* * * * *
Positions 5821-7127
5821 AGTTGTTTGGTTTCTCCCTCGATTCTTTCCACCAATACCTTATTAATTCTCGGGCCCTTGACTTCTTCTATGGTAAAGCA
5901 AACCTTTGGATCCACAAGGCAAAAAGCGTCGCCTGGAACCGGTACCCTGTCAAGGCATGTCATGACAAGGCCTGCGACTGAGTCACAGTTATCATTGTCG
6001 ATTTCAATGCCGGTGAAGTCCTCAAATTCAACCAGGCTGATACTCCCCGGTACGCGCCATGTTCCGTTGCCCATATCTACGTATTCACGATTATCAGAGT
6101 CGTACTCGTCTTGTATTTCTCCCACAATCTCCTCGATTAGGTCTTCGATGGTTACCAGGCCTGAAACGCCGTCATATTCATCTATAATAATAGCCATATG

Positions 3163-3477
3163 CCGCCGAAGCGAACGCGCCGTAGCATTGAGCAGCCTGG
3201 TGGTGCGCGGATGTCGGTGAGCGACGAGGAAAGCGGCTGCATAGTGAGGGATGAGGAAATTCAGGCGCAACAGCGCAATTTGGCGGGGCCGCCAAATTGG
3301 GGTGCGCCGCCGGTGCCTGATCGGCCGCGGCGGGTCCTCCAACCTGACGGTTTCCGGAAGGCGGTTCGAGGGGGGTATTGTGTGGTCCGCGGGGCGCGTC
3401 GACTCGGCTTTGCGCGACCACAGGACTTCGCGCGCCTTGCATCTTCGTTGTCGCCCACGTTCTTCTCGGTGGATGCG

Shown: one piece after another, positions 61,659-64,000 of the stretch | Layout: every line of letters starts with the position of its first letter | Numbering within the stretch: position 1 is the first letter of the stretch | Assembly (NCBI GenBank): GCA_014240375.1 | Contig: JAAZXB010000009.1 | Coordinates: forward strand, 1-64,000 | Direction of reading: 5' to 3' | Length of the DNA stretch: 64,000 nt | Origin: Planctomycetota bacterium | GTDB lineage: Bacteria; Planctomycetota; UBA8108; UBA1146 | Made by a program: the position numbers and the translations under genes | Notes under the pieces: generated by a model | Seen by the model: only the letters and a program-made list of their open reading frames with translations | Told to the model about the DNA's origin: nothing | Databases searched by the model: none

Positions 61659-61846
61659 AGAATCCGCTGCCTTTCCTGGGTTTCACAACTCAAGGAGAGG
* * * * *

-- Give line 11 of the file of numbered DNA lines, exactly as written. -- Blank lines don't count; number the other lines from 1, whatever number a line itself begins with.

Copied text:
Shown: one piece after another, positions 61,659-64,000 of the stretch | Layout: every line of letters starts with the position of its first letter | Numbering within the stretch: position 1 is the first letter of the stretch | Assembly (NCBI GenBank): GCA_014240375.1 | Contig: JAAZXB010000009.1 | Coordinates: forward strand, 1-64,000 | Direction of reading: 5' to 3' | Length of the DNA stretch: 64,000 nt | Origin: Planctomycetota bacterium | GTDB lineage: Bacteria; Planctomycetota; UBA8108; UBA1146 | Made by a program: the position numbers and the translations under genes | Notes under the pieces: generated by a model | Seen by the model: only the letters and a program-made list of their open reading frames with translations | Told to the model about the DNA's origin: nothing | Databases searched by the model: none